Teens who suffer from insomnia are also at risk of anxiety and depression, a new Australian study suggests.
PhD students surveyed 300 South Australian teens to better understand their sleeping habits, mental health condition and the time of day they were most active.
They found teens who were more active in the evenings were more likely to have depression and/or insomnia.
This group was also more likely to have obsessive-compulsive disorder and separation anxiety, although these disorders often weren’t independently linked with insomnia.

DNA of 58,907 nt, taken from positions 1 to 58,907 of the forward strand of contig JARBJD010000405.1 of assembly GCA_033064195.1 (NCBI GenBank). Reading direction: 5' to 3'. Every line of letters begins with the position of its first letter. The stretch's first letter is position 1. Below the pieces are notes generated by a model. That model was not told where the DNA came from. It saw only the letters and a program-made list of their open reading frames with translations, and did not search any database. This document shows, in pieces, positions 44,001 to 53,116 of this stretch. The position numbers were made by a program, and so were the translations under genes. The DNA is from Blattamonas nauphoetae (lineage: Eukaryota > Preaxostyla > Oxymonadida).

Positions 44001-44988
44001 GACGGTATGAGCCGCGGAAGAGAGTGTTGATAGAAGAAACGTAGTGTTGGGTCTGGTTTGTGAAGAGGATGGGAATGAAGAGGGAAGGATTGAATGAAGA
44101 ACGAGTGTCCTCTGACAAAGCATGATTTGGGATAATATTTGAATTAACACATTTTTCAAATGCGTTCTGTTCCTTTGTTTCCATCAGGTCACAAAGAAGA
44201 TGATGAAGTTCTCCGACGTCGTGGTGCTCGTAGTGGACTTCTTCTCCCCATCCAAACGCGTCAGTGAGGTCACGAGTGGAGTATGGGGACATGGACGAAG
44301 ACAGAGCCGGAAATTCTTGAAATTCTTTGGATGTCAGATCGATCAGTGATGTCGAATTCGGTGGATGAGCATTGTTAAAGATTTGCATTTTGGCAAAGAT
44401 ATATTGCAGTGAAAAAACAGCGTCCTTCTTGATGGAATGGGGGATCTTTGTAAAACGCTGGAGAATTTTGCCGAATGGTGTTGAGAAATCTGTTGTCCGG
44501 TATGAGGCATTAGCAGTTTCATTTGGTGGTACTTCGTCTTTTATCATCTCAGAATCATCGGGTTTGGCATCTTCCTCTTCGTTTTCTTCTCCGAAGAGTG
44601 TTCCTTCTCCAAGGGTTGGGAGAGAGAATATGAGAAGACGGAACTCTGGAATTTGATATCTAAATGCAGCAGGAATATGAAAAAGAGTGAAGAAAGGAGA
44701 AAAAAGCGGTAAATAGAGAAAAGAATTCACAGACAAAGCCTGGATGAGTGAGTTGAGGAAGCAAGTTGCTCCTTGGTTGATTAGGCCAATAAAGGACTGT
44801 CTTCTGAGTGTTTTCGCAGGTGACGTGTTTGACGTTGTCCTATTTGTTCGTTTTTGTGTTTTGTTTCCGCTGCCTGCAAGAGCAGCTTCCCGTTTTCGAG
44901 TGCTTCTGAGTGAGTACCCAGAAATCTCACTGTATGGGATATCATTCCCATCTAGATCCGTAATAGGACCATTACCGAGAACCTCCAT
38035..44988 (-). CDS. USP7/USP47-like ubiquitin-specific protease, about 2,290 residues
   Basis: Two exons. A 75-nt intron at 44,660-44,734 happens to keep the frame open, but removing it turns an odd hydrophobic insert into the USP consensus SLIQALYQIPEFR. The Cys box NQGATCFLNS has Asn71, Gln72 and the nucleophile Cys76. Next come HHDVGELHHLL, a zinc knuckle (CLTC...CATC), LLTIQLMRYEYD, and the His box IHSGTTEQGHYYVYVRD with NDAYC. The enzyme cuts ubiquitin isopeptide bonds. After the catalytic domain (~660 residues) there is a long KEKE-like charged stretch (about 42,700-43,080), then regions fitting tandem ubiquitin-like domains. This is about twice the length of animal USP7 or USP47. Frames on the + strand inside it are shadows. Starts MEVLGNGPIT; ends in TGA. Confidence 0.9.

Authors say the findings suggest mental health and activity should be considered in efforts to treat and prevent insomnia and depression.Read more at University of Adelaide